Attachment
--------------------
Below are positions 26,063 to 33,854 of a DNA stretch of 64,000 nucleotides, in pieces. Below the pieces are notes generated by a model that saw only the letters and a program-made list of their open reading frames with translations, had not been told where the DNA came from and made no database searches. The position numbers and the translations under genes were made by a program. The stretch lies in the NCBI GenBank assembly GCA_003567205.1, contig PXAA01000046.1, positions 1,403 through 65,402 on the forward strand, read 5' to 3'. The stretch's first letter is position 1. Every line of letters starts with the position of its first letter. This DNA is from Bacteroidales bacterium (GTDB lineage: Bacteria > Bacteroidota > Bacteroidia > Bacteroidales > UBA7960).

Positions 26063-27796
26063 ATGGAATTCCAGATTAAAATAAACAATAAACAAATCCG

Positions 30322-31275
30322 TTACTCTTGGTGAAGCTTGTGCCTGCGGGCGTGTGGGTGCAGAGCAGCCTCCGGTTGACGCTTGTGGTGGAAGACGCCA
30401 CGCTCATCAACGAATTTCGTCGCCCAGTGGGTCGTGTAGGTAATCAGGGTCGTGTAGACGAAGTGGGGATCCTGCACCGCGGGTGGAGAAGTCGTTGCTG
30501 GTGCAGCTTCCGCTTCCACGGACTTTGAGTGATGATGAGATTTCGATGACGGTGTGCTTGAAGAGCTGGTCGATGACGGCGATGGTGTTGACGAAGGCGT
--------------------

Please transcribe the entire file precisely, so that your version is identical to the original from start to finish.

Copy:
Below are positions 26,063 to 33,854 of a DNA stretch of 64,000 nucleotides, in pieces. Below the pieces are notes generated by a model that saw only the letters and a program-made list of their open reading frames with translations, had not been told where the DNA came from and made no database searches. The position numbers and the translations under genes were made by a program. The stretch lies in the NCBI GenBank assembly GCA_003567205.1, contig PXAA01000046.1, positions 1,403 through 65,402 on the forward strand, read 5' to 3'. The stretch's first letter is position 1. Every line of letters starts with the position of its first letter. This DNA is from Bacteroidales bacterium (GTDB lineage: Bacteria > Bacteroidota > Bacteroidia > Bacteroidales > UBA7960).

Positions 26063-27796
26063 ATGGAATTCCAGATTAAAATAAACAATAAACAAATCCG

Positions 30322-31275
30322 TTACTCTTGGTGAAGCTTGTGCCTGCGGGCGTGTGGGTGCAGAGCAGCCTCCGGTTGACGCTTGTGGTGGAAGACGCCA
30401 CGCTCATCAACGAATTTCGTCGCCCAGTGGGTCGTGTAGGTAATCAGGGTCGTGTAGACGAAGTGGGGATCCTGCACCGCGGGTGGAGAAGTCGTTGCTG
30501 GTGCAGCTTCCGCTTCCACGGACTTTGAGTGATGATGAGATTTCGATGACGGTGTGCTTGAAGAGCTGGTCGATGACGGCGATGGTGTTGACGAAGGCGT